Shoppers will want to check out a few key areas in Columbia. Whether you’re in the mood to browse or buy, top shopping spots including Devine Street, called Columbia’s Madison Avenue, the Vista with its array of galleries and restaurants, or funky, up-and-coming North Main Street for handmade goods and furniture.

Columbia is a diverse city, being home to people from more than 200 countries, who speak over 90 languages. Experience some of this diversity with a visit to buzzing Soda City Market, which covers three city blocks every Saturday. Here you’ll find everything from Jamaican jerk chicken to comforting Korean bulgogi.

Getting in: Columbia Metropolitan Airport

Cheyenne, Wyoming — 183% increase in flight searches

Wyoming’s capital city, considered America’s rodeo and railroad capital, is a great place to base yourself for a few days, either for some eclipse viewing or simply to check out a historic corner of the country. Make sure to take advantage of everything Cheyenne has to offer, including museums that highlight the area’s history, farmers’ markets, campgrounds, parks, hiking and biking trails, breweries and the chance to stock up on Western-themed fashion and décor.

Get a feel for the city and its history, as well as some in-depth information about Cheyenne and is past, with a fully narrated tour aboard the Cheyenne Street Railway Trolley, which offers daily 90-minute tours through the end of September. During the week, the trolley stops at several popular attractions where you can get off, explore and then jump on the next trolley. Weekend tours are two hours and make one stop at the Frontier Days Old West Museum.

Anyone who loves trains will have a lot to discover in America’s railroad capital, including the chance to see the world’s largest steam locomotive, the Big Boy Steam Engine, located in the southeast corner of Holliday Park. Cheyenne Depot is another good train-focused spot to check out. The National Historic Landmark is known as one of the most beautiful railroad stations in the world and is now home to the Depot Museum, where visitors can learn more about the history of rail travel. The Depot also hosts events regularly, so keep an eye on the calendar to see what’s going on.

Just 30 minutes outside the city you’ll find Curt Gowdy State Park and Vedauwoo Recreation Area, offering the chance to get outdoors for some hiking, biking, camping or water sports. Cheyenne Botanic Gardens offer a way to get a little closer to nature without leaving the downtown area (and without the need to hike or bike anywhere).

Getting in: Cheyenne Regional Airport

Boise, Idaho — 153% increase in flight searches

Whether you’re planning to visit Boise to catch the August eclipse, or you’re just on the hunt for a diverse travel destination, Idaho’s capital offers a little something for everyone. The largest city in Idaho is a lot more cosmopolitan than you might think, with a lively downtown area, an abundance of restaurants, breweries and wine bars, a vibrant nightlife scene and enough outdoor activities to keep you busy.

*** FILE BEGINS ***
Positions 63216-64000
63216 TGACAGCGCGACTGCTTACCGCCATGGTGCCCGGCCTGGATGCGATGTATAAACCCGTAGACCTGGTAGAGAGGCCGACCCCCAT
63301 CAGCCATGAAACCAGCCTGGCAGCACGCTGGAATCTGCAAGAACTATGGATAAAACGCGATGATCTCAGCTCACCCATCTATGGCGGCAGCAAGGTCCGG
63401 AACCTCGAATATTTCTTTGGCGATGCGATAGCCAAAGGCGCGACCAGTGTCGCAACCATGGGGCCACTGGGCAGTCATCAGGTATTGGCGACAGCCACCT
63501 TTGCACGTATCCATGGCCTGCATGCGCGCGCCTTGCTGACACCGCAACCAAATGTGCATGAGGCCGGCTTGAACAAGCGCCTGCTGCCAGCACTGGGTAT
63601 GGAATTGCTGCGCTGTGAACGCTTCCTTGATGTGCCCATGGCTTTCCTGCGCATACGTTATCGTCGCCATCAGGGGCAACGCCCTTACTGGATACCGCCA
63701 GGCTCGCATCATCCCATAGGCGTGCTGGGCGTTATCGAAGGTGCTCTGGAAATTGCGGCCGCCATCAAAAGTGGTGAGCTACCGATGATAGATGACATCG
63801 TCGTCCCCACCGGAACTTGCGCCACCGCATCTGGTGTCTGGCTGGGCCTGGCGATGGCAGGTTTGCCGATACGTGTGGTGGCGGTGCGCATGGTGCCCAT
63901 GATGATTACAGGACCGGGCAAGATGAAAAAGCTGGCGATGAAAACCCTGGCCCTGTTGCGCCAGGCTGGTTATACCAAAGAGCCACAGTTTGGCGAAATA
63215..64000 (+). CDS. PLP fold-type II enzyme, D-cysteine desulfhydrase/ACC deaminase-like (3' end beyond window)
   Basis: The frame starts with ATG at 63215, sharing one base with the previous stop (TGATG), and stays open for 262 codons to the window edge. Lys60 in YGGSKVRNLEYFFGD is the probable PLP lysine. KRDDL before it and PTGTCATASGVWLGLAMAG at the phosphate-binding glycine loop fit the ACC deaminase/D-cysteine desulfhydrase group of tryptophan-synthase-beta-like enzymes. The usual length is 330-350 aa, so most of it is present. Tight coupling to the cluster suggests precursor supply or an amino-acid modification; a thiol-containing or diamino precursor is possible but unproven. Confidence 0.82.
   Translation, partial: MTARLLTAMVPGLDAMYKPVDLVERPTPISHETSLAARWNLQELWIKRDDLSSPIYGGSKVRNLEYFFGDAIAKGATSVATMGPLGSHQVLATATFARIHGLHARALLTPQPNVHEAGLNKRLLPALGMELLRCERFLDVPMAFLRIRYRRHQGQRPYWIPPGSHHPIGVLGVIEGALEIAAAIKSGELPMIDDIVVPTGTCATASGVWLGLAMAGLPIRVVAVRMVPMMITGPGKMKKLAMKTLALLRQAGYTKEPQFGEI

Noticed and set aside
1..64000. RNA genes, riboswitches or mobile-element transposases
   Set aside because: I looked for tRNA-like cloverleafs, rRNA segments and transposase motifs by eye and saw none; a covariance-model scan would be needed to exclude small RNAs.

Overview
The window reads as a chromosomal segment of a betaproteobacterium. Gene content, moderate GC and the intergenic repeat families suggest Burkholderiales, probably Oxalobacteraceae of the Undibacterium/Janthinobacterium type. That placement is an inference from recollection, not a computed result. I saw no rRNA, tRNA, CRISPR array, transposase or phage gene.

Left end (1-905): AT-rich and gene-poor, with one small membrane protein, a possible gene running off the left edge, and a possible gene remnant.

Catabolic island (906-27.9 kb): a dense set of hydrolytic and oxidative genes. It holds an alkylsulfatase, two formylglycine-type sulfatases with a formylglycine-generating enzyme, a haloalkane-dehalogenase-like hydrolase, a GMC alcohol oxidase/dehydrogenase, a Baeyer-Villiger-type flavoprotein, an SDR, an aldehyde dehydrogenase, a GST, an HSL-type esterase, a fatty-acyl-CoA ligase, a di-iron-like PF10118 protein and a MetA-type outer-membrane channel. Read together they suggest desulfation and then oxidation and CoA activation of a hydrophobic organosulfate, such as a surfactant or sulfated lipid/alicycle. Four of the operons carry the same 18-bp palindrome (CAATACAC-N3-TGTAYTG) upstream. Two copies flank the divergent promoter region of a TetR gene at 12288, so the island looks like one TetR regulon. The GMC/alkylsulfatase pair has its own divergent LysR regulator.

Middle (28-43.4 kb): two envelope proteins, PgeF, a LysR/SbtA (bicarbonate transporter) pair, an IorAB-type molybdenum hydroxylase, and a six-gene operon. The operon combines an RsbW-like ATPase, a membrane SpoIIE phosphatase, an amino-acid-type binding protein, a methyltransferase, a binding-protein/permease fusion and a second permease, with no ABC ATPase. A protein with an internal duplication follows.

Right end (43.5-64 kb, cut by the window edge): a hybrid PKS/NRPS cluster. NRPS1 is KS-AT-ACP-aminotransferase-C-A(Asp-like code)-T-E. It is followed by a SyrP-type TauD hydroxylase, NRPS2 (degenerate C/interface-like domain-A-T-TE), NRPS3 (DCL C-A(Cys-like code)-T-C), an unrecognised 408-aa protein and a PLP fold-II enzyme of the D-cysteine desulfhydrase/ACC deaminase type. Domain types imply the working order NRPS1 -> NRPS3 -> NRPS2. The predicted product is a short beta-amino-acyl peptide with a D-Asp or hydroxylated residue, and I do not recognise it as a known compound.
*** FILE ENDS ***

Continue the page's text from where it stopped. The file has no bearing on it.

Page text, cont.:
The 25-mile Boise River Greenbelt is one of the most popular green spaces in the city and offers a leisurely way to explore Boise on foot. The tree-lined pathway follows the river through the city and connects more than 15 parks. Walk or bike along the pathway for a scenic way to spend an afternoon.

Boise Art Museum is a definite must for art lovers. The museum features a comprehensive collection of contemporary art and rotating roster of exhibitions, covering nearly 35,000 square feet. The museum is also home to a sculpture court, gift shop and education wing. Another way to discover art in Boise is by way of Freak Alley Gallery, where you’ll find a sprawling outdoor mural gallery.

The Capital City Public Market makes for a relaxing way to spend a Saturday morning or early afternoon in the city. Opened in 1994, the bustling market has over 150 vendors, which cover four city blocks. Browse stalls piled high with fresh local produce, baked goods, prepared foods, meats, fish and artisan crafts, all of which would make for great souvenirs. The market also hosts regular events, so check their calendar before you go.

Getting in: Boise Airport

If you’re heading to one of these towns to catch the eclipse or going for one of the many great reasons detailed above, let us know in the comments.

*Just so you know, increases were measured by comparing searches for the final weekend prior to the eclipse (Aug. 19-20) to the average of searches conducted for the preceding six weekends.

About the author

Jessica PadykulaJessica Padykula is a Toronto-based writer and editor who regularly covers travel and lifestyle trends. When she’s not writing or researching a story she can be found planning trips to places near and far in a never-ending quest to travel the world.